Some amateur sports advocates vow an infusion of federal funds will pave the way for success at the 2010 Olympics and beyond.
The federal government boosted amateur-sports dollars in yesterday's federal budget -- to avoid a repeat of woeful results at last year's Olympics -- hiking Sport Canada's annual funding to a total of $140 million.
The announcement, which coincides with Canada's preparation to host the 2010 Winter Games in Vancouver, is good news to those working in amateur sports here.
Alpine Canada president Ken Read said the money will go a long way to securing an enviable medal count for Canada.
He said he hopes to see ongoing annual investments into amateur sports.
"We are very pleased," Read said yesterday. "We will hold ourselves accountable to deliver 35-plus medals in 2010."
"This is not just for 2010 ... this is to build a sustainable sport system that continues to do this year in and year out."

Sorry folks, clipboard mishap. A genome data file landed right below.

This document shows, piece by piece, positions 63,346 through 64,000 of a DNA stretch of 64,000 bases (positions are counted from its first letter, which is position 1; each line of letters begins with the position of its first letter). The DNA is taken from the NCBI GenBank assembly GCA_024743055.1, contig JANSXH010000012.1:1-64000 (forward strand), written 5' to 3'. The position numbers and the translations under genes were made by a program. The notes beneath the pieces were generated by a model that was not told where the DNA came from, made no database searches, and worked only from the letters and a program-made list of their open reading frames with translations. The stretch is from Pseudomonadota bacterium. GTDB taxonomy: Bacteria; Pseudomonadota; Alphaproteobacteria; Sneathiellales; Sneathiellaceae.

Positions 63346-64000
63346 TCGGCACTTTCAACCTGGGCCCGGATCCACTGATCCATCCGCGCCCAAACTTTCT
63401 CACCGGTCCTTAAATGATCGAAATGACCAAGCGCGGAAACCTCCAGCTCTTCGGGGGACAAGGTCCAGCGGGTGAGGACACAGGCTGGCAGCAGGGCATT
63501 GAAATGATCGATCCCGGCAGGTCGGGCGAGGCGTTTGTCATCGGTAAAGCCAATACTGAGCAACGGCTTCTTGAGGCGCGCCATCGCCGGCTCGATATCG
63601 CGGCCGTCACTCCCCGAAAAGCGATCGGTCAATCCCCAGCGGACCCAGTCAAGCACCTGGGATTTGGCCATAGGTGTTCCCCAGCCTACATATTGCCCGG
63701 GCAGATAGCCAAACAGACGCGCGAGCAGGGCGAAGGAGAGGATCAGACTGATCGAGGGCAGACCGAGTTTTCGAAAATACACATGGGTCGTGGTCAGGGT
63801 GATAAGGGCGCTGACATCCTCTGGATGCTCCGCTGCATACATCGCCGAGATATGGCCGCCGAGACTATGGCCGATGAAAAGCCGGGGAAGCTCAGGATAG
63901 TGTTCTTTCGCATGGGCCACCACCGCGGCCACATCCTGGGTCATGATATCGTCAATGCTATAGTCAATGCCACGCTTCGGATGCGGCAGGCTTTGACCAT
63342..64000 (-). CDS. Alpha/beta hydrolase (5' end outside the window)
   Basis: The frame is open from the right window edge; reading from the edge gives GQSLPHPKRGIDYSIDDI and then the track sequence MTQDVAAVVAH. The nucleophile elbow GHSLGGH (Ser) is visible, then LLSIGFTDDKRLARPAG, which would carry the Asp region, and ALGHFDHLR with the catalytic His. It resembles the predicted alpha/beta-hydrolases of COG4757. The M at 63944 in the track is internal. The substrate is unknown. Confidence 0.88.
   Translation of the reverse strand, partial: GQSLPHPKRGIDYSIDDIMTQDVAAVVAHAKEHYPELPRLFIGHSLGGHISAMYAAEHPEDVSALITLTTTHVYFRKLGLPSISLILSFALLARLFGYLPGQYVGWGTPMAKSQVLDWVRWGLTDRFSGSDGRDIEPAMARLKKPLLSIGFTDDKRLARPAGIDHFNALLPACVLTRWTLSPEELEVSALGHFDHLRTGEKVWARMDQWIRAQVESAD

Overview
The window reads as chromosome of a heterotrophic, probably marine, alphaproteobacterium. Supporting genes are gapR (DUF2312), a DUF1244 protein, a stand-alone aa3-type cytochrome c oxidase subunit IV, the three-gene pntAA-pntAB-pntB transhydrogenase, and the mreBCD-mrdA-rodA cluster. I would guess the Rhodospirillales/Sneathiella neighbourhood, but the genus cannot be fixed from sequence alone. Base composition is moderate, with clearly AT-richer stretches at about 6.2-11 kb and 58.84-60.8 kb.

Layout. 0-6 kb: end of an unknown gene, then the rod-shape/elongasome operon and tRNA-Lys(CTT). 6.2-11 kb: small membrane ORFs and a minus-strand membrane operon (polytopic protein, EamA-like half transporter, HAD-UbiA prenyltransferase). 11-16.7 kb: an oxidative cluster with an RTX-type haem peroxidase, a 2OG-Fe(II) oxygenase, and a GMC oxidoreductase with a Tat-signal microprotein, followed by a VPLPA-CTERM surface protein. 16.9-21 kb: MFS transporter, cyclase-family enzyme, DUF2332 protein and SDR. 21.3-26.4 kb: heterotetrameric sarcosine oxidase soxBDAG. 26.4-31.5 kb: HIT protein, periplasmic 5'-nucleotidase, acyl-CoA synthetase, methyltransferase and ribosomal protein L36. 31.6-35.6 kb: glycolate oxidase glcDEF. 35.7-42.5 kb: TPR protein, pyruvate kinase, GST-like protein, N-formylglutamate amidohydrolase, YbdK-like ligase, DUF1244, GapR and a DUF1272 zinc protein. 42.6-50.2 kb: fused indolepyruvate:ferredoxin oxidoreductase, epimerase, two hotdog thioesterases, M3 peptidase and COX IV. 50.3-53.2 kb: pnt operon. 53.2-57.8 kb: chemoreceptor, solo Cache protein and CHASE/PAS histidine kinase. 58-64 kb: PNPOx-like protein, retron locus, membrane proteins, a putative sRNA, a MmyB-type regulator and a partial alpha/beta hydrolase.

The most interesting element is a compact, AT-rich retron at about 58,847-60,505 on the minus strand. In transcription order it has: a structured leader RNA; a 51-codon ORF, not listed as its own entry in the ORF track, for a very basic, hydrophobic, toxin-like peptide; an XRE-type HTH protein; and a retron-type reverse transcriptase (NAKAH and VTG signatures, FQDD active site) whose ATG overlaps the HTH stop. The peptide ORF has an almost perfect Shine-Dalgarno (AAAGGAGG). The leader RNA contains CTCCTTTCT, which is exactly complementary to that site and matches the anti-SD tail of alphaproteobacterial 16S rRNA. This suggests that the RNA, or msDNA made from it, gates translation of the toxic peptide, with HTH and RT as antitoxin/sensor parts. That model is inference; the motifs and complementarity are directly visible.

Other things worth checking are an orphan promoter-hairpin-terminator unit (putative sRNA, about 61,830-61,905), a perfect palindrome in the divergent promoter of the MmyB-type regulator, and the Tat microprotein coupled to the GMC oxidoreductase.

Calgary's Jeff Christie, a luge athlete and Olympic hopeful, said the extra money will buy success with current athletes and motivation among future contenders.
"It could be a turning point," said the national luge team member. "If we get the expected results in 2010, it will motivate a whole new generation to pick up sport for the future -- there's the payoff."
Tim Farstad, executive director for the Canadian Luge Association, said the sporting world needs the funds to put this country's athletes on a level playing field.
"Most countries put more funds into it than Canada but we expect the same type of results," Farstad said, adding he believes it will ultimately give athletes a better shot at medals.
"If it doesn't change things I'd be really surprised ... within our sport it will put everyone in the right direction."